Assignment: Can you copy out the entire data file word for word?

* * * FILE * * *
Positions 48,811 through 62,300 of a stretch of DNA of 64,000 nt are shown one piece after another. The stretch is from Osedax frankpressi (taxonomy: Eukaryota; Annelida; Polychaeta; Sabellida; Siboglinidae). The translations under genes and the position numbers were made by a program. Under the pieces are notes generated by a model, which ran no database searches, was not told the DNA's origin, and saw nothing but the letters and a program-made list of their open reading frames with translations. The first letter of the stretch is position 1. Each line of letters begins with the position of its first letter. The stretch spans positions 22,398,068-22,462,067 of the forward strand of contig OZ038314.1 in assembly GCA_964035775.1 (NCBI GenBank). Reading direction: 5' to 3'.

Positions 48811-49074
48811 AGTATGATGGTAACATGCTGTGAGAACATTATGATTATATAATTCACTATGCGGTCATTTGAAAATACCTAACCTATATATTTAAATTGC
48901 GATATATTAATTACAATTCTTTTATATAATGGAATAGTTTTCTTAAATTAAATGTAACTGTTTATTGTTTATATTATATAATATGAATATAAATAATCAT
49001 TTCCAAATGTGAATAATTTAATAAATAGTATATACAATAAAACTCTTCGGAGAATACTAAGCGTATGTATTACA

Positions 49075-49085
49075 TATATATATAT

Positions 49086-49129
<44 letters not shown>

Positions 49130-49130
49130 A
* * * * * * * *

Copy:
Positions 48,811 through 62,300 of a stretch of DNA of 64,000 nt are shown one piece after another. The stretch is from Osedax frankpressi (taxonomy: Eukaryota; Annelida; Polychaeta; Sabellida; Siboglinidae). The translations under genes and the position numbers were made by a program. Under the pieces are notes generated by a model, which ran no database searches, was not told the DNA's origin, and saw nothing but the letters and a program-made list of their open reading frames with translations. The first letter of the stretch is position 1. Each line of letters begins with the position of its first letter. The stretch spans positions 22,398,068-22,462,067 of the forward strand of contig OZ038314.1 in assembly GCA_964035775.1 (NCBI GenBank). Reading direction: 5' to 3'.

Positions 48811-49074
48811 AGTATGATGGTAACATGCTGTGAGAACATTATGATTATATAATTCACTATGCGGTCATTTGAAAATACCTAACCTATATATTTAAATTGC
48901 GATATATTAATTACAATTCTTTTATATAATGGAATAGTTTTCTTAAATTAAATGTAACTGTTTATTGTTTATATTATATAATATGAATATAAATAATCAT
49001 TTCCAAATGTGAATAATTTAATAAATAGTATATACAATAAAACTCTTCGGAGAATACTAAGCGTATGTATTACA

Positions 49075-49085
49075 TATATATATAT

Positions 49086-49129
<44 letters not shown>

Positions 49130-49130
49130 A